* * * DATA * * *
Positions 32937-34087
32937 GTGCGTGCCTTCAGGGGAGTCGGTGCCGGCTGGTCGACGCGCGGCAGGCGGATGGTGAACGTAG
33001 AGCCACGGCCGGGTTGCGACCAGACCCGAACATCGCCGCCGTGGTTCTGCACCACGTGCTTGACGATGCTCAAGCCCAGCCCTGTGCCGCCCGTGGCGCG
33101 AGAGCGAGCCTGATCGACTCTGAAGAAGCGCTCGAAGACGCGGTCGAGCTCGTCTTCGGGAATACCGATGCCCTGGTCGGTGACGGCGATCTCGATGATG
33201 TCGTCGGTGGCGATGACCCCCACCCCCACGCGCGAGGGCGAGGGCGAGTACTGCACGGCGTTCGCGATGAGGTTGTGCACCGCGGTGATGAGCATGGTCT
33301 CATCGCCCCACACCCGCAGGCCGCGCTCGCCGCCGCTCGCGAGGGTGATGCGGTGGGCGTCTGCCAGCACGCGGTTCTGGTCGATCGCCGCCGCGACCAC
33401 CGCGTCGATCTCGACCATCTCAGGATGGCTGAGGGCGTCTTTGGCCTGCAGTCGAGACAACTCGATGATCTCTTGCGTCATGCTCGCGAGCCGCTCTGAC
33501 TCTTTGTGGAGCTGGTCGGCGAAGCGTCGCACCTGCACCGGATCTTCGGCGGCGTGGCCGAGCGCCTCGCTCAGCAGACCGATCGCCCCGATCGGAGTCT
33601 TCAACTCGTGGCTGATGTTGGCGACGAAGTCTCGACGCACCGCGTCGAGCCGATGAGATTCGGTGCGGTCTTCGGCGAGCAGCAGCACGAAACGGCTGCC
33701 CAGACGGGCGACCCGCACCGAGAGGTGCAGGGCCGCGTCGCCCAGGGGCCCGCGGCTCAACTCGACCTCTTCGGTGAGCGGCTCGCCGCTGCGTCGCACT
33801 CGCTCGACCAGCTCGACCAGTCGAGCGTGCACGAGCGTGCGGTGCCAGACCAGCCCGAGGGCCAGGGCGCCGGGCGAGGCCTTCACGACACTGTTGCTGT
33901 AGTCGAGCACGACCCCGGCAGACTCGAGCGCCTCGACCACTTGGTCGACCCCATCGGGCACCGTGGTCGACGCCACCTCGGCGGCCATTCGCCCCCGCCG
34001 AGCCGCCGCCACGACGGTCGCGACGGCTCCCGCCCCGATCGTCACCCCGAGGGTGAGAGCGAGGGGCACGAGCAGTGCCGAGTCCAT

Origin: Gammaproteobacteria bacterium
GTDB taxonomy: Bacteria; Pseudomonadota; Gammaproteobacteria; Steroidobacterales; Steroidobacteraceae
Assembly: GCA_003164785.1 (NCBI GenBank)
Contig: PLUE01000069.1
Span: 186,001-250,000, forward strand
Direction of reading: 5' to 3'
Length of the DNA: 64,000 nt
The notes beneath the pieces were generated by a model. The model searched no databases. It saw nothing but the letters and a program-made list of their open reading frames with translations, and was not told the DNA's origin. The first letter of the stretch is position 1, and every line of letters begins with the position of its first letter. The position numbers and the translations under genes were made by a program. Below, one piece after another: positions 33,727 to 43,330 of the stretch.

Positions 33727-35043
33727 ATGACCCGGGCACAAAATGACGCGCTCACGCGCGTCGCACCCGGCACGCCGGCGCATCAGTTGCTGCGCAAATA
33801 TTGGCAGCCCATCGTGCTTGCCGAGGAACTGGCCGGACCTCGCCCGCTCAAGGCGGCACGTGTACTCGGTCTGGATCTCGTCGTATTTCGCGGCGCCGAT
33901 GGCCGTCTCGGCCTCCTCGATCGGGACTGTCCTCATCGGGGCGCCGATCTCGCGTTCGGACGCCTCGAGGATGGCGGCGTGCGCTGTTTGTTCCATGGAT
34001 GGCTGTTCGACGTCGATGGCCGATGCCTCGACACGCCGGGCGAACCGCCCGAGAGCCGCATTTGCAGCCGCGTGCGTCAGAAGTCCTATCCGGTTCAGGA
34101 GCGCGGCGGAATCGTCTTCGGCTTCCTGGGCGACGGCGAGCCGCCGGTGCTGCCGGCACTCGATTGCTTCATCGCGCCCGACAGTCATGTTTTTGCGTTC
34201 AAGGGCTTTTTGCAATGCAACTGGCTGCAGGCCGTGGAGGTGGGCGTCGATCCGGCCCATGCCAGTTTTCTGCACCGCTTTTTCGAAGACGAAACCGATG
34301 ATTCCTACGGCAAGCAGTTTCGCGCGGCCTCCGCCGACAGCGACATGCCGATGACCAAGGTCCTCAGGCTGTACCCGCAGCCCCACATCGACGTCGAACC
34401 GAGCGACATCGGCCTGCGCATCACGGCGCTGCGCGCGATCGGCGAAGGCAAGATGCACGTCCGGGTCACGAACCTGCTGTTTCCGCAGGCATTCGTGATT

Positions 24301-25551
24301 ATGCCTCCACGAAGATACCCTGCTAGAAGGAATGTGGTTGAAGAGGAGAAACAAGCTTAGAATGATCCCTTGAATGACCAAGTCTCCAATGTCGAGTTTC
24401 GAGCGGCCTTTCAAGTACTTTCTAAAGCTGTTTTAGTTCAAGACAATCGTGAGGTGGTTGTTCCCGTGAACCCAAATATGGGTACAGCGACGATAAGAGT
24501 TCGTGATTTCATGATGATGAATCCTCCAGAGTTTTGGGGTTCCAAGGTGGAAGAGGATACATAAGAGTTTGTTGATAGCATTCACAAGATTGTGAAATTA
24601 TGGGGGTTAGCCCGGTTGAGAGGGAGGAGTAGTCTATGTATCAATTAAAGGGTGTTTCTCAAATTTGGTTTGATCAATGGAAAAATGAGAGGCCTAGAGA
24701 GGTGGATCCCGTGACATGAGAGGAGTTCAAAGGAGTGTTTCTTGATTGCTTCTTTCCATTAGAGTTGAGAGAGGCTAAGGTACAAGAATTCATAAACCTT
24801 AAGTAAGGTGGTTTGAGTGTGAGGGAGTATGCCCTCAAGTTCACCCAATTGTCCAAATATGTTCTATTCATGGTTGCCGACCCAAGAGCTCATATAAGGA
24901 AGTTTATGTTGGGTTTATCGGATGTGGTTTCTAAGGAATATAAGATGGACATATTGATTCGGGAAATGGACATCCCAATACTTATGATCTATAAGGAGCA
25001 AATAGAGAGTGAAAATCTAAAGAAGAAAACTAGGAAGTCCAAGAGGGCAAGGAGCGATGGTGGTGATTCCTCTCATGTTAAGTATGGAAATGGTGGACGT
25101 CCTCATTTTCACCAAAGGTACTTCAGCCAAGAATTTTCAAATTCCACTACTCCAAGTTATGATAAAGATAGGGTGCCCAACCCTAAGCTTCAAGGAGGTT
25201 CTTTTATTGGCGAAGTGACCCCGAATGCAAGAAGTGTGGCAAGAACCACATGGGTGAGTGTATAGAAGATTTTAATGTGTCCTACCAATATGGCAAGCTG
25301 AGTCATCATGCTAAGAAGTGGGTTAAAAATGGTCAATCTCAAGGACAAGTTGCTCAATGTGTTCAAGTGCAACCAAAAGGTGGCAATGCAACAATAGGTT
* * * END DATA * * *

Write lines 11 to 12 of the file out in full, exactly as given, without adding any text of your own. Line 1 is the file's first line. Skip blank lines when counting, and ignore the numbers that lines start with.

33801 CGCTCGACCAGCTCGACCAGTCGAGCGTGCACGAGCGTGCGGTGCCAGACCAGCCCGAGGGCCAGGGCGCCGGGCGAGGCCTTCACGACACTGTTGCTGT
33901 AGTCGAGCACGACCCCGGCAGACTCGAGCGCCTCGACCACTTGGTCGACCCCATCGGGCACCGTGGTCGACGCCACCTCGGCGGCCATTCGCCCCCGCCG